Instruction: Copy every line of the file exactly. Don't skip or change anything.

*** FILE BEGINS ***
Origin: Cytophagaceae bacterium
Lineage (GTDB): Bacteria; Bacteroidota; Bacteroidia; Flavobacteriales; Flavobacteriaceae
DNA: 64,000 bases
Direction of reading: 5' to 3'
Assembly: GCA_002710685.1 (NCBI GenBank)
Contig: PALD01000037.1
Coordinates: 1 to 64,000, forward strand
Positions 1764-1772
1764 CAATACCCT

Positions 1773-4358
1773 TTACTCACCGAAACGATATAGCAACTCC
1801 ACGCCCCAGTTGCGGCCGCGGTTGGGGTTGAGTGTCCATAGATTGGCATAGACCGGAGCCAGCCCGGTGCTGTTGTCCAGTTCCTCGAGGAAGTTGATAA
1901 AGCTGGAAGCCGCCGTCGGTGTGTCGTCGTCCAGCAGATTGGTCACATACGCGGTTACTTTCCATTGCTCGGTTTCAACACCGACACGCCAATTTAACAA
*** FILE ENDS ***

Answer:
Origin: Cytophagaceae bacterium
Lineage (GTDB): Bacteria; Bacteroidota; Bacteroidia; Flavobacteriales; Flavobacteriaceae
DNA: 64,000 bases
Direction of reading: 5' to 3'
Assembly: GCA_002710685.1 (NCBI GenBank)
Contig: PALD01000037.1
Coordinates: 1 to 64,000, forward strand
Positions 1764-1772
1764 CAATACCCT

Positions 1773-4358
1773 TTACTCACCGAAACGATATAGCAACTCC
1801 ACGCCCCAGTTGCGGCCGCGGTTGGGGTTGAGTGTCCATAGATTGGCATAGACCGGAGCCAGCCCGGTGCTGTTGTCCAGTTCCTCGAGGAAGTTGATAA
1901 AGCTGGAAGCCGCCGTCGGTGTGTCGTCGTCCAGCAGATTGGTCACATACGCGGTTACTTTCCATTGCTCGGTTTCAACACCGACACGCCAATTTAACAA